Espacios. Vol. 34 (6) 2013. Pág. 8

Bibliometrics techniques and content analysis review applied to ecodesign: initial proposal for future studies

Técnicas de bibliometria e revisão da análise de conteúdo aplicada ao ecodesign: proposta inicial para futuros estudos

Nara Medianeira STEFANO 1 y Lizandra Garcia Lupi VERGARA 2

Recibido: 18-04-2013 - Aprobado: 12-06-2013


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In their sustainable practices strategies, companies try to improve their production processes, products and management of the products end of life and their residues. And one of the strategies adopted by organizations is ecodesign. The adoption of ecodesign considers the impacts on the environment in all organization’s decisions, considering the same degree of importance given to, for example, profit, quality, aesthetics or ergonomics of the product. The aimed this paper is to conduct a literature study in a structured manner on the subject ecodesign. For this, a three-stage methodology (Planning, Implementation and Reporting) was used. It was considered in planning: research purpose definition and data source identification; time interval used; Criteria for database selection; base tests and; publication type definition. The implementation consists of all the steps from searching databases and use of the criteria to arrive to a final sample of 132 articles that deal with this topic. The reporting is about bibliometric analysis performed on articles. With all these proposed procedures, it is intended, in the end, to demonstrate ways for the researcher to address the issue that he wishes, in this case the ecodesign and also to help identify gaps not yet explored this topic.
Keywords: Sustainability; Structured literature review; Bibliometrics.

Em suas estratégias de práticas sustentáveis??, as empresas tentam melhorar seus processos de produção, produtos e gestão dos produtos finais da vida e seus resíduos. E uma das estratégias adotadas pelas organizações é ecodesign. A adoção do ecodesign considera os impactos sobre o meio ambiente em todas as decisões da organização, considerando-se o mesmo grau de importância dada, por exemplo, o lucro, qualidade, estética e ergonomia do produto. O objetivo deste trabalho é realizar um estudo de literatura de uma forma estruturada no ecodesign assunto. Para isso, foi utilizada uma metodologia em três etapas (Planejamento, Implementação e Relatórios). Foi considerado no planejamento: definição fins de pesquisa e identificação da fonte de dados, intervalo de tempo utilizado; Critérios para seleção de banco de dados, testes de base e definição; tipo de publicação. A implementação consiste em todas as etapas de busca de dados e uso dos critérios para se chegar a uma amostra final de 132 artigos que tratam deste tema. O relato é sobre análise bibliométrica realizada em artigos. Com todos estes procedimentos propostos, pretende-se, no final, para demonstrar caminhos para o pesquisador a resolver o problema que ele deseja, neste caso, o ecodesign e também para ajudar a identificar lacunas ainda não exploradas este tópico.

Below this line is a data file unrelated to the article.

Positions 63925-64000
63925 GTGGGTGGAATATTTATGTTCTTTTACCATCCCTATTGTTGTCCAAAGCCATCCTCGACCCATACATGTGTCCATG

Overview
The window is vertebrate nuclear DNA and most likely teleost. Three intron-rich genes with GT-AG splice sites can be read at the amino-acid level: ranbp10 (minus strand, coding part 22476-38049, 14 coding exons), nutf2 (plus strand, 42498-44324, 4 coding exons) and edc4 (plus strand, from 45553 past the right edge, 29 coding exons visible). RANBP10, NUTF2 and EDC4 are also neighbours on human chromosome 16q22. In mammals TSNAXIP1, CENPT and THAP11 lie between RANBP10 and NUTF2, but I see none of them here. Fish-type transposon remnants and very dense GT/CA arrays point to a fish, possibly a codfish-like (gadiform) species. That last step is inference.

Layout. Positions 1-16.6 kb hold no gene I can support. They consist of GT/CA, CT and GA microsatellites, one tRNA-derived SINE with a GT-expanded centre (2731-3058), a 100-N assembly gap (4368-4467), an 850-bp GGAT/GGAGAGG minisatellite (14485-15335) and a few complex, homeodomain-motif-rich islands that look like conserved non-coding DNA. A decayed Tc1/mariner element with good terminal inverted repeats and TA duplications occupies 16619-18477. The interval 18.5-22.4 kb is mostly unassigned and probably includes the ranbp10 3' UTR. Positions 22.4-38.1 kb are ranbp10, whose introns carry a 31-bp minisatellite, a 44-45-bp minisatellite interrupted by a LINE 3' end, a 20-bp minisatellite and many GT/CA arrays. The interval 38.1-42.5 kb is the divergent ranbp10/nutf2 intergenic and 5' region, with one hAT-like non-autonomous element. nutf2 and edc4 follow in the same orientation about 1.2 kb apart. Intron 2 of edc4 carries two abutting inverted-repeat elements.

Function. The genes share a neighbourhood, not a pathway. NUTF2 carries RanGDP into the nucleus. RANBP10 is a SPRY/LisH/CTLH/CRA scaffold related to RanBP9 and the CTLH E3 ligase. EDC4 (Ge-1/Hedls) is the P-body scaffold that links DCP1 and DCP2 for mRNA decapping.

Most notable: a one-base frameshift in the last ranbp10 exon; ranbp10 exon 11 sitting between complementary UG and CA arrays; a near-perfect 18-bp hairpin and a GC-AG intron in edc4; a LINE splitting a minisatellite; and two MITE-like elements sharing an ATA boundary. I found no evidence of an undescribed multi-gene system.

Palavras-chave: Sustentabilidade; revisão bibliográfica estruturada; Bibliometria.

1. Introduction

The environmental issue has become challenging to business organizations in the past years. Consequently, its operations are subject to increasing pressures and analysis of various stakeholders within and outside the organization, such as government agencies, workers, and non-profit groups. These challenges and pressures cause them to seriously consider environmental impacts when making their businesses.

This concern with the environment causes the emergence of a growing customer demand for products and companies that are more environmentally friendly. The environmental acceptability of a product is the hallmark of the new century, and issues such as ecodesign (Ryan, Hosken and Greene, 1992; Lofthouse, 2004) are part of organizations strategies and become part of the product design from the design to the selection of materials, even at the pre-project stage.

Multiple senses of the term ecodesign (or DfE – Design for Environment) can be found in the literature. Karlsson and Luttropp (2006), for example, argue that ecodesign focuses on the integration of environmental considerations in product development, and eco-design tools should be made available to designers during the product development process. In the words of Bereketli, Genevois and Ulukan (2009) the key issue for the success of an ecodesign product is not just to meet environmental goals, such as energy conservation and resources and reduced environmental impact but also to take into account cost effectiveness, market demand, and multi-functionality requirements.

Ecodesign ensures that a product is derived from the conscious use of energy, water and raw material. This practice is essential for those organizations that recognize environmental responsibility as vital to long-term success. For it provides advantages such as lower costs and less waste besides generating product innovation and attracting new customers. It can be said that ecodesign activities include (Sarkis, 1998; Beamon, 1999; Lin, Jones and Hsieh, 2001; Zsidisin and Siferd, 2001; Apo, 2004; Eltayeb, Zailani and Ramayah, 2011):